The Corps has now admitted that several of the new flood control levees around New Orleans have settled alarmingly, several feet in places, since they were built in the last few months. They claim they can fix them, but it will take several more months (and more money) to get it done.

As a civil engineer, I can only wonder how in h*ll the Corps can not get the settlement figured out when building a levee requires piling lots of soil (i.e. weight) on top of wet, soft soil that isn't used to holding up lots of weight. It's called soil consolidation, people! Look it up!

#13 ::: Joe Crow ::: (view all by) ::: June 02, 2006, 05:56 AM:

The Right has achieved its satori: the citizenry pays taxes, is told to expect no vital govt services in return, and the citizenry sighs and goes out to buy more candles.

Well, at a certain point it becomes too expensive for any bandit group to maintain the facade of "governance" and they revert to their natural state of banditry. Among the first things to go are all those shiny social benefits that they use to keep the peasants comfortable. The last thing to go is their exclusive reservation of the use of violence. Hitting peasants and taking their money is what they're really about, at the core.

Now some members of the bandit group may have forgotten what they were really there for, or may never have realized what they were actually doing, and they get wierded out by the transition, and make noises about "abandoning our responsibilities" and suchlike. This usually results in the more practically minded bandits arranging for them to get it in the neck at the earliest convenient moment.

Question is whether the folks getting raided by the bandits will realize what's going on, or just recruit a new set of bandits to protect them from the old bandits.

And yeah, I do tend to conflate the mafia, Golden Triangle warlords and the US government. They're just different stages of the same social phenomenon.

This anarchist screed was brought to you by the letter A and the number 23.

#14 ::: ajay ::: (view all by) ::: June 02, 2006, 06:08 AM:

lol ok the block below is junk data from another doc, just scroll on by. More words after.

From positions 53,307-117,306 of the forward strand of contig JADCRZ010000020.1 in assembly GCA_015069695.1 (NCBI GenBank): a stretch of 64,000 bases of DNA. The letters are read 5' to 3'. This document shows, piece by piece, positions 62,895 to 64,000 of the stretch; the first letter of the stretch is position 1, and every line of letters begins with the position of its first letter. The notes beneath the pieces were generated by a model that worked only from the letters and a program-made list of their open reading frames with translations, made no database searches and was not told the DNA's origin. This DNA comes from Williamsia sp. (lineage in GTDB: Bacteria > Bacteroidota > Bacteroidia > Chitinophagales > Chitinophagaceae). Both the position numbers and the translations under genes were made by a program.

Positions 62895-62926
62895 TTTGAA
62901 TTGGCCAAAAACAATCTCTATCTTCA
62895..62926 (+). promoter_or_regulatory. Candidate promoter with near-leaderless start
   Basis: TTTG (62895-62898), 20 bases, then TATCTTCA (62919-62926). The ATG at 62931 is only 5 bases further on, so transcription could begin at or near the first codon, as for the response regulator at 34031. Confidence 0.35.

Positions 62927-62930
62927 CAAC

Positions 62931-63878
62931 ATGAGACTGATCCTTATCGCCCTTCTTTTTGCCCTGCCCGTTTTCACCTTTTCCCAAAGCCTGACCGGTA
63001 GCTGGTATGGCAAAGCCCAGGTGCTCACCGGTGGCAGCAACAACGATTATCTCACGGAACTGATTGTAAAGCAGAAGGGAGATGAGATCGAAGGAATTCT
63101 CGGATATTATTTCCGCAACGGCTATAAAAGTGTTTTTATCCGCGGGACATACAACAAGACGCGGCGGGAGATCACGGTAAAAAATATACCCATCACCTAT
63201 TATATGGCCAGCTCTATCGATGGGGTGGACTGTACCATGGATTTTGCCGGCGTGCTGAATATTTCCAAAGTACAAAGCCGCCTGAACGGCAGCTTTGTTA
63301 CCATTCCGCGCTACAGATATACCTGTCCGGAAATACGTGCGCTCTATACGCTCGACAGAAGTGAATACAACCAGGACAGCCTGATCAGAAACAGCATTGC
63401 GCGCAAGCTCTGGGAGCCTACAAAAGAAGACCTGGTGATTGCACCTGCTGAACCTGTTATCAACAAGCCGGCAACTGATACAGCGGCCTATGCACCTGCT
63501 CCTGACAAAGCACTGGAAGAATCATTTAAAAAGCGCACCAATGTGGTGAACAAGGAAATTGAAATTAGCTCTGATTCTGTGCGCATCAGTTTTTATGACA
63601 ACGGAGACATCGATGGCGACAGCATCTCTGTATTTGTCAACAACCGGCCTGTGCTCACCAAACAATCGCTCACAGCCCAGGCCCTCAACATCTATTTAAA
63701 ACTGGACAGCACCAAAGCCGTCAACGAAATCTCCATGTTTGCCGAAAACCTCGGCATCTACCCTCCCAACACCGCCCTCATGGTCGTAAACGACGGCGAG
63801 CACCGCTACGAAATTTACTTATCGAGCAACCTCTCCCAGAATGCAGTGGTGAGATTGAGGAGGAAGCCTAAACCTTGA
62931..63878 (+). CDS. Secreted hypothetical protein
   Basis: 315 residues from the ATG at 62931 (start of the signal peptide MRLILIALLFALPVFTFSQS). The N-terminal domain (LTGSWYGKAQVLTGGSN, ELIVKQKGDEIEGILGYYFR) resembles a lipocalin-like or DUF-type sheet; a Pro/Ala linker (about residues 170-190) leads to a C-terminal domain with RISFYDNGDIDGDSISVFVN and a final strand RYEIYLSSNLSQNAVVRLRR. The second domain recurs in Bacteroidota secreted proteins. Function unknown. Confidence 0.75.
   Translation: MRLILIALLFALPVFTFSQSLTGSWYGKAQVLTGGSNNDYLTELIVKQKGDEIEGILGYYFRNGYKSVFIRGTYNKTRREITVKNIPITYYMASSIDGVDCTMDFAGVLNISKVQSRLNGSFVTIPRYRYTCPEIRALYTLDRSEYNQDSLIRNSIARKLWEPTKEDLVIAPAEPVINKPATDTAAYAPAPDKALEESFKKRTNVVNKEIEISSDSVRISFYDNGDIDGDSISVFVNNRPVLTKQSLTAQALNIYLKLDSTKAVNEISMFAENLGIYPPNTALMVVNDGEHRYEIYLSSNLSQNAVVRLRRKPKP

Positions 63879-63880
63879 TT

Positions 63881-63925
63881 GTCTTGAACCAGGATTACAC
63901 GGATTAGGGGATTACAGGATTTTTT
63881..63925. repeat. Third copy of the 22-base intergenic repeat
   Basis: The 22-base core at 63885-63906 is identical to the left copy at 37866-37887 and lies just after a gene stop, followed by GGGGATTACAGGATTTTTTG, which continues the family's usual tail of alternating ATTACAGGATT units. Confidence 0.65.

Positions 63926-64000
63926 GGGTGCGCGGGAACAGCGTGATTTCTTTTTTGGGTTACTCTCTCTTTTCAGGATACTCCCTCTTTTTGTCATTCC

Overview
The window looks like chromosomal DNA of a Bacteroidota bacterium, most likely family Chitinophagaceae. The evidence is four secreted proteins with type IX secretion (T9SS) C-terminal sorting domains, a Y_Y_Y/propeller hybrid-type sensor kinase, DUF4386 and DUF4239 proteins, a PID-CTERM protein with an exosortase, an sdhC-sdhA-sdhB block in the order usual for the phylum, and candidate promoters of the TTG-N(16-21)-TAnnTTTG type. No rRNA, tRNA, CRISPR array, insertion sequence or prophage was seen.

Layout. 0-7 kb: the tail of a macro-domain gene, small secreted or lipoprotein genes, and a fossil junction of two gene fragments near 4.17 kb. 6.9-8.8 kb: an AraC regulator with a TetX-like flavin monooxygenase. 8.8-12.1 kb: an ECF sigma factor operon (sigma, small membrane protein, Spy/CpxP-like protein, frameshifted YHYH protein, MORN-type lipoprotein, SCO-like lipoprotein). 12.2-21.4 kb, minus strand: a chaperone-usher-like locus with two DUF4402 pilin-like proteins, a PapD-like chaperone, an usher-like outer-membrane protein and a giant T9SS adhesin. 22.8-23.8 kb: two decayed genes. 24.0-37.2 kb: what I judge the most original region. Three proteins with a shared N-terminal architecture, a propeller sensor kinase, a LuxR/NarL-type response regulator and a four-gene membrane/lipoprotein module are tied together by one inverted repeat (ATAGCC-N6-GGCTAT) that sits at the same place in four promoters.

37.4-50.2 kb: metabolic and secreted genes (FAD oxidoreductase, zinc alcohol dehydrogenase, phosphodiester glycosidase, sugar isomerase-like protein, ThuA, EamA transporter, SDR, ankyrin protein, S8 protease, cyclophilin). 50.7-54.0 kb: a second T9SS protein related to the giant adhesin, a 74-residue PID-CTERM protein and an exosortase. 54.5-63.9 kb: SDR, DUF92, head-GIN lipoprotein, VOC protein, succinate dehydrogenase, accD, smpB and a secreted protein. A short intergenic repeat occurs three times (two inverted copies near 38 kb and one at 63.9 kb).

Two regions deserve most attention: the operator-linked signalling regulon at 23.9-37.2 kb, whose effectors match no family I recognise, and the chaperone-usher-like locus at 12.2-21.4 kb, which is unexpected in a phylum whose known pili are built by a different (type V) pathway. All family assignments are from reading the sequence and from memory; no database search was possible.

War on Coffee? Well, the republic began with a War on Tea, after all...

Again, the John Wyndham line from "The Kraken Wakes" (global warming and rising sea levels in the 1950s...)

"The government, meanwhile, belied its name by being unwilling to take measures to conserve even the lives of its citizens".

#15 ::: Valerie Emanuel ::: (view all by) ::: June 02, 2006, 07:13 AM:

I have the honor of living in central Florida, and at this time of year my thoughts turn to . . . backing up my writing. I do this the easy, cheap way. I copy and paste it into an email, then send it to myself.

Soooo much easier to redo the formatting than to retype everything from a hard copy, especially when you'd have to retype an entire novel. And it gives me peace of mind should we be forced to evacuate.

I also keep my jewelry in a ziplock, but that's of much less value to me. :-)

#16 ::: Tom S. ::: (view all by) ::: June 02, 2006, 08:49 AM:

Valerie: Why not just send your writing files as attachments instead of cutting and pasting? That way you could preserve everything, including formatting.

#17 ::: Lori Coulson ::: (view all by) ::: June 02, 2006, 09:39 AM:

Writerious: The levees around N'awlins were constructed to handle an F3 hurricane. Katrina was an F5 at one point, and hit the Gulf Coast at F4...

John: You must have missed yesterday's report that the ground in some areas of New Orleans is subsiding AN INCH A YEAR. The current levees were built based on a subsidance rate of ONE FIFTH OF AN INCH A YEAR.

"How high's the water, Mama?"

#18 ::: mike ::: (view all by) ::: June 02, 2006, 09:55 AM:

Isn't R. David Paulison the gentleman that recommended we use duct tape and plastic to seal doors and windows in the event of a terrorist attack?

#19 ::: John ::: (view all by) ::: June 02, 2006, 10:16 AM:

Lori,

No, I saw that NO was sinking faster than expected. That is a separate issue from what I was reporting about. The levees the Corps has constructed are sitting on unstable soil (which they were apparently unaware of), and the weight of the levee caused it to settle several feet over the last few months. In engineering terms, that is a lot different from a gradual subsistence of an inch/year. The sudden settlement of several feet on a project under construction tells me someone didn't do their subsurface investigations properly, or the design of the levees did not take it into account.